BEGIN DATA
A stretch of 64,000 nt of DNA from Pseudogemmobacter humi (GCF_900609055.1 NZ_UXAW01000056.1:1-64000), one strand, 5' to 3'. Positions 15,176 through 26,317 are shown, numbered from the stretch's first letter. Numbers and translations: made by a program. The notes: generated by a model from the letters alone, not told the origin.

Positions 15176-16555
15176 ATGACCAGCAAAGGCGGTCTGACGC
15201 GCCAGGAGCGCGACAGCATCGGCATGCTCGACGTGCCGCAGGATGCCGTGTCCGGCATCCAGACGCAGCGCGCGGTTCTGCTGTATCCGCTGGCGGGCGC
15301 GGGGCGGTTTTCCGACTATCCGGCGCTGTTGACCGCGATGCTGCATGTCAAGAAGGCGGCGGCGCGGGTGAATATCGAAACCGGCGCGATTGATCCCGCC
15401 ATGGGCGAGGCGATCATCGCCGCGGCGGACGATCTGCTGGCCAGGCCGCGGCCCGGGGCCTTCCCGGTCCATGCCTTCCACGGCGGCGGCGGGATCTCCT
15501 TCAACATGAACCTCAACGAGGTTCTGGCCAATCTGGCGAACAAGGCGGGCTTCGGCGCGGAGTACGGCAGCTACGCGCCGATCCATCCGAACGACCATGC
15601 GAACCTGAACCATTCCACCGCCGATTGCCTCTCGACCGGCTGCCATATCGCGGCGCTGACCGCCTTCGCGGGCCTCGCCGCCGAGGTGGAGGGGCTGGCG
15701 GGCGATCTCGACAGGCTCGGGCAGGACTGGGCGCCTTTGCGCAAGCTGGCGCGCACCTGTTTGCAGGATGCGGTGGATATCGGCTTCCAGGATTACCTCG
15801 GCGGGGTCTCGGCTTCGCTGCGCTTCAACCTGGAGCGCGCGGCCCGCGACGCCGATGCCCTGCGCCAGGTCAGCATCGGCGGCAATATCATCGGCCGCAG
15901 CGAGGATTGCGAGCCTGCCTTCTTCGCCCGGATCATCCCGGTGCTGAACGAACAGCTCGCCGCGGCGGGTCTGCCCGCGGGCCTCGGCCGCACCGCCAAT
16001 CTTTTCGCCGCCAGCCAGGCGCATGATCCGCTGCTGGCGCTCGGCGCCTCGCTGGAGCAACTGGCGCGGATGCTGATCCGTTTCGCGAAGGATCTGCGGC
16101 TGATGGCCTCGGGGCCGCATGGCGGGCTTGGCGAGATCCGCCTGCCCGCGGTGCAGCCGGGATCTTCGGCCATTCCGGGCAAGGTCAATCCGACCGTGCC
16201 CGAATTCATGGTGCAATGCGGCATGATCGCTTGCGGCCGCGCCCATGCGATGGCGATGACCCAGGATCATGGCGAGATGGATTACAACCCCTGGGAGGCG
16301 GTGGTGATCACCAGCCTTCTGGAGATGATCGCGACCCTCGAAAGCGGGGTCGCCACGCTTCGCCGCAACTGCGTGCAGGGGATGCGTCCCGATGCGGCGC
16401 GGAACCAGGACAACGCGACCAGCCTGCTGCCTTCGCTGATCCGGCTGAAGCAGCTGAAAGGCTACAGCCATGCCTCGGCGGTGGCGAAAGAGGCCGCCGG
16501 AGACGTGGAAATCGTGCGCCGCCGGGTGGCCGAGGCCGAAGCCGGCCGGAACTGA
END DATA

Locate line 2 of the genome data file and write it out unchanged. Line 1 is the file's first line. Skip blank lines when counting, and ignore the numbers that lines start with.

Positions 15176-16555